I was an achiever my entire school career. They put me in a “gifted” program my first year, and the rest of my academic experience more or less followed suit. I’ve since had cause to joke, What is a “gifted” six-year-old anyway? The one who doesn’t wipe boogers under the desk? Because at least from my perspective today, I was a pretty typical child. Unfortunately, I responded to being labeled “gifted” in ways not entirely beneficial to my well-being. If I had some degree of intelligence and perception, even at this early age I had a lot of fears and anxieties. I soothed these anxieties by being a “good girl” and getting good grades. I became increasingly reliant on praise, increasingly self-conscious (just another synonym for “self-absorbed”), and entrenched in risk-averse behaviors. If I didn’t know I could succeed, I wouldn’t try. When I didn’t get it perfect, I was embarrassed. Virtuous and kind in many ways, I was more concerned with myself than with helping others.

Still, up until a few years ago, I would have told you that I liked school. I got straight A’s, teachers seemed to like me, and I them (for the most part). I had plenty of friends – and later, girlfriends and boyfriends. This seemed to work out well enough until high school graduation.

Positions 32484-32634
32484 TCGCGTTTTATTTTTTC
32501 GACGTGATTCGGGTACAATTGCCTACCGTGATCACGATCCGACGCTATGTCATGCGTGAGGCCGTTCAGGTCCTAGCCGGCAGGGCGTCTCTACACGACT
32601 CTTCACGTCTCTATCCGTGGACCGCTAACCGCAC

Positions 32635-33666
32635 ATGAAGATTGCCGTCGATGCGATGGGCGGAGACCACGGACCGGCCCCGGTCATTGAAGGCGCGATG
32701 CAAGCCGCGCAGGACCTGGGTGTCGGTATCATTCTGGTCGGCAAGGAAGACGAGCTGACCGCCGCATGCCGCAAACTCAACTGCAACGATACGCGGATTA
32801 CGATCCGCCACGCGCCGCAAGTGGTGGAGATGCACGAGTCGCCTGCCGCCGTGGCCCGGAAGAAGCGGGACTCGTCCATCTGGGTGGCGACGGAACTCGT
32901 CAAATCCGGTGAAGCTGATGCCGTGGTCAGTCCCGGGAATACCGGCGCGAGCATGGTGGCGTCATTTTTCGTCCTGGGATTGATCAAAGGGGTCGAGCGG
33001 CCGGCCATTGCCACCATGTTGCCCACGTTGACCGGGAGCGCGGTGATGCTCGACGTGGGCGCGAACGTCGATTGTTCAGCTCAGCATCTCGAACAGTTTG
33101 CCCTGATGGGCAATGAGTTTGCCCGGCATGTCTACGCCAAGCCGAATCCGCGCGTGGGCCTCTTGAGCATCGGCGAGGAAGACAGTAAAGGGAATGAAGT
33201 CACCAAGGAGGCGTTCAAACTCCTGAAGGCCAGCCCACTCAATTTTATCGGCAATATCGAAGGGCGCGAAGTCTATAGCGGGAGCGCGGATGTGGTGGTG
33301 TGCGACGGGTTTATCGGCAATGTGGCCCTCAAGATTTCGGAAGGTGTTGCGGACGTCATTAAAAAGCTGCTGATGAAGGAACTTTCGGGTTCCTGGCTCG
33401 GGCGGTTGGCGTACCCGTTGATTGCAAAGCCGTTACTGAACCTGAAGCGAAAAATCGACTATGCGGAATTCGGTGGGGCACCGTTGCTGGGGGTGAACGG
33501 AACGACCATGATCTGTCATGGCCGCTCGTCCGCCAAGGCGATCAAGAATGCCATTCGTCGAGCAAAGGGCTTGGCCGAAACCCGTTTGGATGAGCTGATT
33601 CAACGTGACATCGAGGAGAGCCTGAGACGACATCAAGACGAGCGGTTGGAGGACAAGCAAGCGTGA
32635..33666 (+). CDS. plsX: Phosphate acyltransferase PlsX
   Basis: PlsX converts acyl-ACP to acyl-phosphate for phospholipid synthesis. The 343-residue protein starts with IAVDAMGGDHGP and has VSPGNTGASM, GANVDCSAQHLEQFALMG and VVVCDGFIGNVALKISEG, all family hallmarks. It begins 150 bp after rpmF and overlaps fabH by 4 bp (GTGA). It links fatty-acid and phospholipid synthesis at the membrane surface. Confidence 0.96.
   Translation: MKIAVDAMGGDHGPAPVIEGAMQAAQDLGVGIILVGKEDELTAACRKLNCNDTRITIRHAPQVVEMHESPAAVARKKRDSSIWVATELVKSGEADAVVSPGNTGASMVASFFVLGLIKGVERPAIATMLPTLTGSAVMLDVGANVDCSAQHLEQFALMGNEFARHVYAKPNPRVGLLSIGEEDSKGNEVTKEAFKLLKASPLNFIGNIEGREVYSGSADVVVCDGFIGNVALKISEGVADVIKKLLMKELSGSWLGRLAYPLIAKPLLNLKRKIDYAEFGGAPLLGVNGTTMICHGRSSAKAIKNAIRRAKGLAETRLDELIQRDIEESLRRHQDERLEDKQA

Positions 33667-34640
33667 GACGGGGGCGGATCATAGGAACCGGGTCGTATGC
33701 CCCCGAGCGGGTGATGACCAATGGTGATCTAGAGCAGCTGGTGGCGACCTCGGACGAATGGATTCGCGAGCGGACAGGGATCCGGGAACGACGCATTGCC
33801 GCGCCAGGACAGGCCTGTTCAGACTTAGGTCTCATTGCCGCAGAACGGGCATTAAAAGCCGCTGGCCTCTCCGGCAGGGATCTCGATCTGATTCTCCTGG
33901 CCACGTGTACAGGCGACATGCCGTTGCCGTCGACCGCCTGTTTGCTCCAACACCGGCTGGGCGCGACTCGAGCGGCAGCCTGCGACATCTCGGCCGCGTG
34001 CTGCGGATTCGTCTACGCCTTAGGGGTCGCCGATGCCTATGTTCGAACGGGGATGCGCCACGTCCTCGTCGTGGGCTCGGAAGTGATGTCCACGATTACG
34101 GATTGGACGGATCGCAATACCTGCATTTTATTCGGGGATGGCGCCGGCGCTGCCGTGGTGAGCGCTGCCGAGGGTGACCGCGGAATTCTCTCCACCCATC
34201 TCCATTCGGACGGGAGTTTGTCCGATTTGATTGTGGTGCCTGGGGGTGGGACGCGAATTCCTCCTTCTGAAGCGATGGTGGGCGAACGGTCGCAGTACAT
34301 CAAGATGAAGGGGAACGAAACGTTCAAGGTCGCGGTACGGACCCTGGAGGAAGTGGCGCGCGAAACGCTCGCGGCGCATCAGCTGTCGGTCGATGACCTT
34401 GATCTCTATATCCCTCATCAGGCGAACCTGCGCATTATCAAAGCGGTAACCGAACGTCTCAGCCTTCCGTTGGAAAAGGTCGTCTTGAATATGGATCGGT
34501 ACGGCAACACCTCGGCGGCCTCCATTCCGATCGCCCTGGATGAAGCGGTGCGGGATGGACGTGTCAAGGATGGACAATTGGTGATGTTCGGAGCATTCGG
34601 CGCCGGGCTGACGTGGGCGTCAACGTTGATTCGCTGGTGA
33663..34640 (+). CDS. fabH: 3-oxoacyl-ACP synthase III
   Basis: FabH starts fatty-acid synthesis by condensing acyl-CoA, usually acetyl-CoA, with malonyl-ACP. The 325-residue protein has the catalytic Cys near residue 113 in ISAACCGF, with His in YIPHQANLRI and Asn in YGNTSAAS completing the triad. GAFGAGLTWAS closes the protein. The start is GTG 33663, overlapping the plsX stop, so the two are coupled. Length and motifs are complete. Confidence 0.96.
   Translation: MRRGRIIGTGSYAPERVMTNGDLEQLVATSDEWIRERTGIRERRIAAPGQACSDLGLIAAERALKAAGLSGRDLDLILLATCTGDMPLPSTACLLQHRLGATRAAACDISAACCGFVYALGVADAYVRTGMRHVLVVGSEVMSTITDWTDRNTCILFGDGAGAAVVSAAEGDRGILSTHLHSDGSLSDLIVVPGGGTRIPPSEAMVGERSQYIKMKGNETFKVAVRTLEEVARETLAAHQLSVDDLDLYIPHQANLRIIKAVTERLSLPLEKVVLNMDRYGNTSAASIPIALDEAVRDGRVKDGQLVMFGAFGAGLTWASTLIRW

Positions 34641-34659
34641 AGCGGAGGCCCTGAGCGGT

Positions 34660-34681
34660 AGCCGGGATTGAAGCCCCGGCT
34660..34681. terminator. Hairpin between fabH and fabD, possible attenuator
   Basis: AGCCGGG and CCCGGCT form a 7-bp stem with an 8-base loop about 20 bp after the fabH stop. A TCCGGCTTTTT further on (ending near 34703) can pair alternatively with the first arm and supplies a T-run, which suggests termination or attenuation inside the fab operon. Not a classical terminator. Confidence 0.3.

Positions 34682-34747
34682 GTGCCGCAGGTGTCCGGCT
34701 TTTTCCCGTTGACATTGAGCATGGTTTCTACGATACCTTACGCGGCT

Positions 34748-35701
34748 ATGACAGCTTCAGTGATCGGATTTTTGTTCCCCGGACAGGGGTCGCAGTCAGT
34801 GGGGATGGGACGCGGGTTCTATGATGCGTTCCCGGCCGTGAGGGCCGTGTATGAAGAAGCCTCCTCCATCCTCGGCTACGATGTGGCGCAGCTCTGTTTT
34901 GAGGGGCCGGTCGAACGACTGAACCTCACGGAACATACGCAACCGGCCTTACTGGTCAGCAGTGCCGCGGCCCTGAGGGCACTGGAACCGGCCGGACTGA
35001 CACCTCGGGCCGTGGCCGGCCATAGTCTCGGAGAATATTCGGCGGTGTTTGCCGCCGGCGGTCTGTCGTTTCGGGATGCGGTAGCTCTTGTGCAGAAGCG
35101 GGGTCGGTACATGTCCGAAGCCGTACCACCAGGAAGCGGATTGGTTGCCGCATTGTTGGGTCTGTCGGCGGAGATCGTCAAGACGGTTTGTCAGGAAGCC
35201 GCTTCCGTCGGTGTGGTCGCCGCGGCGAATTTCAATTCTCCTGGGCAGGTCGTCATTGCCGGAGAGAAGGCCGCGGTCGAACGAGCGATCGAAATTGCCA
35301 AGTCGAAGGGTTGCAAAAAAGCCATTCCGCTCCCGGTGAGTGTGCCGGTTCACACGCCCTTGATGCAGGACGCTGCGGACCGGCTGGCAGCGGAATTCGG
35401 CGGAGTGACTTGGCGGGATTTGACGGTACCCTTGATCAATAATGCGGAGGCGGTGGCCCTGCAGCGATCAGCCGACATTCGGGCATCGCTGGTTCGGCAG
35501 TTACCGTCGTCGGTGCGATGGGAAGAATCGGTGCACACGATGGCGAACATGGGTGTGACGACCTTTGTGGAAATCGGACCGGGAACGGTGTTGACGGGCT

I received a full merit scholarship to go to college. Moving away to the city, my worldview began to crumble. The large university I went to didn’t care much about me in any particular way. I could no longer receive a steady diet of public praise. It seemed like the joy we’re supposed to feel these young years, was not present in my peers. Many drank and drugged to cope. Students around me were anxious, overworked, and many seemed primarily interested in gaining a career so they could earn a lot of money. They often spoke condescendingly and harshly about those not in our socioeconomic strata. These were depressing realizations, considering our narrative was that we were “succeeding” and having a good time.

My first college course was Calculus something-or-other, and there were five hundred students in the lecture hall. Without a high ratio of teacher to student, without being able to be the “best” in the class and get noticed, my motivation abruptly collapsed. I remember going to that particular class far less than a dozen times in the quarter. The rest of my college was lackluster, hanging on by my fingertips and occasionally looking forward to a class after my own heart – the rare times I could take a non-math and non-science course (my major required rigorous coursework in science, chemistry, physics, et cetera).

I graduated with a 3-point-something in engineering, and within four years. Yes, this represents a lot of work and is certainly an accomplishment – especially considering the general ennui and unhappiness I lived with! But see, I simply didn’t know what else to do with my life, and I had to maintain the GPA and the field of study to keep my scholarship. Plain and simple.

I graduated in 1999. Thirteen years have passed since I entered the career field with halfhearted life-plans of working a nine to five in a well-paid position. At first I worked and excelled in the field. To my surprise I did enjoy engineering work – far more than school. But soon after we started our family I quit the field, leaving behind a substantial income and the unforgettable experience of being owned by a corporation. My partner and I had the desire to provide a different life for our children than we’d had, and we set out to try it.